Gatsby Computational Neuroscience Unit


Josh Tenenbaum


Tuesday 25th July 2017


Time: 5.10pm


Ground Floor Seminar Room

25 Howland Street, London, W1T 4JG


Building machines that learn and think like people



Machine learning systems, and reinforcement learning models
in neuroscience and AI, typically focus on problems of learning from
large data sets and weak prior knowledge. In contrast, much human
learning takes place very rapidly, from just one or a few relevant
examples or experiences, in the context of strong priors. What is
the form of the prior knowledge that makes such fast learning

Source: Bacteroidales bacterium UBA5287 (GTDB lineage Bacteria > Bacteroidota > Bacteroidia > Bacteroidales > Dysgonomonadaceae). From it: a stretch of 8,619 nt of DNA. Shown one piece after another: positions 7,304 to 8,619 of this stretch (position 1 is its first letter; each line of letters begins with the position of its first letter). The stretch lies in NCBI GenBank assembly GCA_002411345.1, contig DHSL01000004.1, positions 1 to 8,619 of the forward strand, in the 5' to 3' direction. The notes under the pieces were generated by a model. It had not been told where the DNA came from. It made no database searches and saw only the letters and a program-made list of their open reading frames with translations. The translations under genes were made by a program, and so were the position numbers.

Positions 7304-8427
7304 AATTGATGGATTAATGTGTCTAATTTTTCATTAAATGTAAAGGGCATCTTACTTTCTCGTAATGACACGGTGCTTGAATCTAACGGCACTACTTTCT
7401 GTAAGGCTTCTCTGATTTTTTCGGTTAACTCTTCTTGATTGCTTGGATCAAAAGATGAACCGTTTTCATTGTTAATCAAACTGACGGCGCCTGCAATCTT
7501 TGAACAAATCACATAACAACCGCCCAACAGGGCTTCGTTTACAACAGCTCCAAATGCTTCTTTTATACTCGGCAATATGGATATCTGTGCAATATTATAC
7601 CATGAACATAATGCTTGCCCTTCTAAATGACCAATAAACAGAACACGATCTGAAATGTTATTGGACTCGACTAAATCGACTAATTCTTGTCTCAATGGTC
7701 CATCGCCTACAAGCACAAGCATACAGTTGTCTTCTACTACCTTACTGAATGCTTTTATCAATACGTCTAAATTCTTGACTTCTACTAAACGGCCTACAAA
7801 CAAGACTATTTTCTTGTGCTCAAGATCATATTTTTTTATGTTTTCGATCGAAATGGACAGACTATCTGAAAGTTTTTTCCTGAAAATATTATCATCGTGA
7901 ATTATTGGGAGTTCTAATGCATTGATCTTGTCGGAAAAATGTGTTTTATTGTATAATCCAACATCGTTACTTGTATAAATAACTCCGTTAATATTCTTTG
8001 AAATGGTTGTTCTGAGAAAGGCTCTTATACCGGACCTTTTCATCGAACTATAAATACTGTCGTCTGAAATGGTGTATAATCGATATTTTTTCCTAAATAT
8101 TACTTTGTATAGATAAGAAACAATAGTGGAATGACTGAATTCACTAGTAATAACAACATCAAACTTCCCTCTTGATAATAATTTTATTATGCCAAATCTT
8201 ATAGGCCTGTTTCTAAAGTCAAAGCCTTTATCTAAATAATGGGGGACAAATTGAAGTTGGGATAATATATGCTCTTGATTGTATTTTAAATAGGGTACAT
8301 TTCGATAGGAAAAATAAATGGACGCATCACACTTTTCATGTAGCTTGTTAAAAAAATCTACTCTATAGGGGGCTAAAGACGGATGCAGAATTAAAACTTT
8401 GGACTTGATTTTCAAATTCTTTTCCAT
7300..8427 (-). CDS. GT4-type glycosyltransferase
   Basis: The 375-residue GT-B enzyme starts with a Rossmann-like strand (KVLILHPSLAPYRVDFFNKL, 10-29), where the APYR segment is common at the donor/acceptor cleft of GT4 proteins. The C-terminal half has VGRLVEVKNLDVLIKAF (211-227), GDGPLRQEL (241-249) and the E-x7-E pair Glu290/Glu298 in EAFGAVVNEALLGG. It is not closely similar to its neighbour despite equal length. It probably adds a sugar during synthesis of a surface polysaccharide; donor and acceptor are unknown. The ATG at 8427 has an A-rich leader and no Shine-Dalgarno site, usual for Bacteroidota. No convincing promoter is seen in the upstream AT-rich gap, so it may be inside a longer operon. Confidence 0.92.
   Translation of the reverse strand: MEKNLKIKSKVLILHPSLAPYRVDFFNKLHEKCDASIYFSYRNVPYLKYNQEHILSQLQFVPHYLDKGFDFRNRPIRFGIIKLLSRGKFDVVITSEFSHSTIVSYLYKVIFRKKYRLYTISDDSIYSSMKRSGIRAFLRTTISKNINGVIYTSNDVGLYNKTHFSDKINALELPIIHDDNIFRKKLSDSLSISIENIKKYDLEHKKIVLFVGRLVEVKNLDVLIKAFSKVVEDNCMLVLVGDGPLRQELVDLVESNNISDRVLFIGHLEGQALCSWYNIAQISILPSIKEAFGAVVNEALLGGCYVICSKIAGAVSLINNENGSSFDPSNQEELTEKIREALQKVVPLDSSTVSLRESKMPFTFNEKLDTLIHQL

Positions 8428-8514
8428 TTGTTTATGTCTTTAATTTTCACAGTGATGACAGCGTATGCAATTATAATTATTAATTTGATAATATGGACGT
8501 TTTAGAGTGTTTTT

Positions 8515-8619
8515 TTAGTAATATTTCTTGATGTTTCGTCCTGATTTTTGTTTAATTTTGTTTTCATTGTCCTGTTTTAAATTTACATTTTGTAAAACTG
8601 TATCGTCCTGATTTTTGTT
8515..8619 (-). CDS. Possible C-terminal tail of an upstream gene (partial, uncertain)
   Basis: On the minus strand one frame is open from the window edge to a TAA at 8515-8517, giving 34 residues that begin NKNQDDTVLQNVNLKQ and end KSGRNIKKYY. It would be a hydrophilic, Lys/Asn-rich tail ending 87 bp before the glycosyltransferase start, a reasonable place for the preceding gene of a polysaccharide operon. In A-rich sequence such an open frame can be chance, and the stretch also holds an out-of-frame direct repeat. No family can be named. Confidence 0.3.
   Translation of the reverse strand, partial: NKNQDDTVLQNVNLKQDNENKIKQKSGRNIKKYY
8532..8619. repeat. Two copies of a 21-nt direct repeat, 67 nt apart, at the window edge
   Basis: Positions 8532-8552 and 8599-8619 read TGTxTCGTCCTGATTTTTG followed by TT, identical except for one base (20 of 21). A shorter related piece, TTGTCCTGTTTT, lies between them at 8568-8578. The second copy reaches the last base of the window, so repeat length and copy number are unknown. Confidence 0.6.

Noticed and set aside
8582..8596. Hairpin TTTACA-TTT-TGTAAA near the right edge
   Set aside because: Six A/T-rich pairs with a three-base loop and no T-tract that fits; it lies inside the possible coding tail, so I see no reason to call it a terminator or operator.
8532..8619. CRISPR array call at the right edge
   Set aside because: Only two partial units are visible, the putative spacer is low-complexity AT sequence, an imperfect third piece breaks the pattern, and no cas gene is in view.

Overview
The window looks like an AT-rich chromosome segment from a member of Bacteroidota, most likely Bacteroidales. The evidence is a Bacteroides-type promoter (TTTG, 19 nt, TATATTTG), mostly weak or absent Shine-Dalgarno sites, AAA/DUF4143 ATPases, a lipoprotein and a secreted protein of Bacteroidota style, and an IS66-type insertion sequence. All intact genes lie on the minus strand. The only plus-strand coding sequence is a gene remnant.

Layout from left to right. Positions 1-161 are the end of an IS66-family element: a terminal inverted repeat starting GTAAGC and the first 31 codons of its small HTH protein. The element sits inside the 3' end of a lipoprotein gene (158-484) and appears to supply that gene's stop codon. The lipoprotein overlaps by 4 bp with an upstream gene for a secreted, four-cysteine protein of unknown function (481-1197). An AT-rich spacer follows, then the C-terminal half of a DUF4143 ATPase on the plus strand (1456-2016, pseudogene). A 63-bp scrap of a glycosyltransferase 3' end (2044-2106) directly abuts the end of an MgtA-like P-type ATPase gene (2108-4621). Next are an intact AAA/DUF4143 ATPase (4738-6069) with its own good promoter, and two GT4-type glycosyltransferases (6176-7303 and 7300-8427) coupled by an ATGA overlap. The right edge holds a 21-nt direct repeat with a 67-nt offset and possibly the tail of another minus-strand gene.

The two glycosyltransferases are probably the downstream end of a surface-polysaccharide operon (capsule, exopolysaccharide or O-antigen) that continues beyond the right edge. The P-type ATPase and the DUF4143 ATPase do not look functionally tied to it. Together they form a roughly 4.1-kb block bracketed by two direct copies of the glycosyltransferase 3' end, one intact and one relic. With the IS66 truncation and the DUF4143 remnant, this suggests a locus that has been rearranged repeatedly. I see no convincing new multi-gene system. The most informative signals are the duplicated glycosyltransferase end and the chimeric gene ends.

possible? And how is that knowledge itself acquired? I will talk
about our recent work addressing these questions in a few areas drawn
from concept learning, learning linguistic rules, learning new skill
domains (such as video games), and learning to use tools and draw
pictures. Techniques from probabilistic programming, Bayesian program
synthesis and program induction, in some cases integrated with
insights from recent deep learning or classic reinforcement learning
approaches, provide a powerful toolkit for building cognitive models
as well as more human-like machine learning systems.